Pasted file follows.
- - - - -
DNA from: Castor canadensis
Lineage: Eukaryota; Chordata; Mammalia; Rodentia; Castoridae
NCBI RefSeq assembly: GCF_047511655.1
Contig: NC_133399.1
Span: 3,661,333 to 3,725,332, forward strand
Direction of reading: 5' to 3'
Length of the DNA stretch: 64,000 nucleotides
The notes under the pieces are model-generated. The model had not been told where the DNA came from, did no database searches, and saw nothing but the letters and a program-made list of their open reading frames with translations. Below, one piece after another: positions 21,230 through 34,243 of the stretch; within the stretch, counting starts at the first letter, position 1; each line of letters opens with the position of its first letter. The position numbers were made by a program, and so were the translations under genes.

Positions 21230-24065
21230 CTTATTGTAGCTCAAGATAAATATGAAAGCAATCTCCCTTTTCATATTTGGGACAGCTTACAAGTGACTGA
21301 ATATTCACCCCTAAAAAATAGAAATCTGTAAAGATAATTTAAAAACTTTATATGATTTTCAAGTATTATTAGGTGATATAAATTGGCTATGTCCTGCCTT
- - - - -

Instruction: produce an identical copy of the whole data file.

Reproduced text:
DNA from: Castor canadensis
Lineage: Eukaryota; Chordata; Mammalia; Rodentia; Castoridae
NCBI RefSeq assembly: GCF_047511655.1
Contig: NC_133399.1
Span: 3,661,333 to 3,725,332, forward strand
Direction of reading: 5' to 3'
Length of the DNA stretch: 64,000 nucleotides
The notes under the pieces are model-generated. The model had not been told where the DNA came from, did no database searches, and saw nothing but the letters and a program-made list of their open reading frames with translations. Below, one piece after another: positions 21,230 through 34,243 of the stretch; within the stretch, counting starts at the first letter, position 1; each line of letters opens with the position of its first letter. The position numbers were made by a program, and so were the translations under genes.

Positions 21230-24065
21230 CTTATTGTAGCTCAAGATAAATATGAAAGCAATCTCCCTTTTCATATTTGGGACAGCTTACAAGTGACTGA
21301 ATATTCACCCCTAAAAAATAGAAATCTGTAAAGATAATTTAAAAACTTTATATGATTTTCAAGTATTATTAGGTGATATAAATTGGCTATGTCCTGCCTT